I want to discuss today a new network function introduced by 3GPP in its Release 8 standards.
The Diameter Routing Agent (DRA), the DRA is a functional element that ensures that all Diameter sessions established over the Gx, S9, Gxx and Rx reference points for a certain IP-CAN session reach the same PCRF when multiple and separately addressable PCRFs have been deployed in a Diameter realm.
What this means in plain English, is that the DRA helps to sort out the Diameter spaghetti in the network.
Routing of Diameter messages from a network element towards the right Diameter realm in a PLMN is based on standard Diameter realm-based routing, as specified in IETF RFC 3588.
The DRA keeps status of the assigned PCRF for a certain UE and IP-CAN session across all reference points (e.g. Gx, Gxx, S9 and Rx interfaces)
The DRA supports the functionality of a proxy agent and a redirect agent as defined in RFC 3588 . The mode in which it operates (i.e. proxy or redirect) shall be based on the operator’s requirements.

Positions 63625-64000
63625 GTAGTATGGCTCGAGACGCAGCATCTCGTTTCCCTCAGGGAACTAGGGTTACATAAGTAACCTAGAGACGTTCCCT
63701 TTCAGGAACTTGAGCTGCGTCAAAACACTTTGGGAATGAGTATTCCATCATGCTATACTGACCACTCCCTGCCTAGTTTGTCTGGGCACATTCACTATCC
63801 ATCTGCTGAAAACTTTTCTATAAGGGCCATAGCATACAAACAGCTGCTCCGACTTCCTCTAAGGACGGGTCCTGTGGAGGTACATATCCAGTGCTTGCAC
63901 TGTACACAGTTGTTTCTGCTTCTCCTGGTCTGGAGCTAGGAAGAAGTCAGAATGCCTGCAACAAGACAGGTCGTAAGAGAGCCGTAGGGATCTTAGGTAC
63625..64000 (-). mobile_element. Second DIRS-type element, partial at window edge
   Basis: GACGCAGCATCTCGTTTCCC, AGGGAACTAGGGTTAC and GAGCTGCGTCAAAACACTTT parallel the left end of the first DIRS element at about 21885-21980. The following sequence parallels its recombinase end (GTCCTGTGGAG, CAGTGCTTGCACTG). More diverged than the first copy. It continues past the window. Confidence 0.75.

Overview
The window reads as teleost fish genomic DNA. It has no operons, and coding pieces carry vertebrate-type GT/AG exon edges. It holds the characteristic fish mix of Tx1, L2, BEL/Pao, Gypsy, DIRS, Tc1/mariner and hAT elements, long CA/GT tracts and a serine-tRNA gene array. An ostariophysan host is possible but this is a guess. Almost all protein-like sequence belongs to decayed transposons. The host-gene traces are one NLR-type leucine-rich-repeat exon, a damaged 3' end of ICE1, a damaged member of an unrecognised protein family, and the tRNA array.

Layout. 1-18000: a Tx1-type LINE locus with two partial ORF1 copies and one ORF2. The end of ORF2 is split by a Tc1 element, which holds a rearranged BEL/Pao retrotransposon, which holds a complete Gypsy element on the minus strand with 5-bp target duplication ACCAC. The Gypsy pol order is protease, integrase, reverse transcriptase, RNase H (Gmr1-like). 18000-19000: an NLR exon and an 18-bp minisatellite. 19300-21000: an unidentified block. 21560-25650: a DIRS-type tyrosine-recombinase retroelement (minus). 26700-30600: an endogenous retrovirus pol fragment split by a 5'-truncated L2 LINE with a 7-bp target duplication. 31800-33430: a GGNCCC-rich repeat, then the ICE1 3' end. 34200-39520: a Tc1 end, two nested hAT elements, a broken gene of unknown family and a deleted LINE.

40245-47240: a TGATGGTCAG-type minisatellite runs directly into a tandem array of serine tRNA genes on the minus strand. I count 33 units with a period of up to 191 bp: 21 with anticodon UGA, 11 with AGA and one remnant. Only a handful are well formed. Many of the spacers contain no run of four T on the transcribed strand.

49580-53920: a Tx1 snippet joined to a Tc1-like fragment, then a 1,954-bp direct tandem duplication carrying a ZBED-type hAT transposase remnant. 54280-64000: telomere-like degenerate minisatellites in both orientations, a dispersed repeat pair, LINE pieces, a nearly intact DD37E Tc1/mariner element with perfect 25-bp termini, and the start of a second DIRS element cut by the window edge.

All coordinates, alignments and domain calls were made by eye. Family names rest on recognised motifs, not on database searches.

Diameter clients of the DRA (i.e. AF, PCEF, BBERF and PCRF) in roaming scenarios shall support all procedures required to properly interoperate with the DRA in both the proxy and redirect modes.
After all this technical flood, I think that the main importance of DRA from Diameter perspective is that it’s the first time that the 3GPP standard body is supporting and backing an “in between” Diameter component.
Those components known as agents are part of Diameter in its IETF base, but were never used and adopted by the telecom standard bodies that adopted Diameter and headed by 3GPP, it was always a client server game. A DRA is really a Diameter Redirect Agent or a Diameter Proxy Agent as defined by the IETF.
In my opinion the adoption and backing of the DRA, is the final stamp of approval to the IETF Diameter work and to the embracement of Diameter as the main signaling protocol for telecommunication networks. I suspect we will see more and more Diameter agents either packaged as DRA or in other names in the coming years with the continuing migration to NGN and the growing amount of signaling.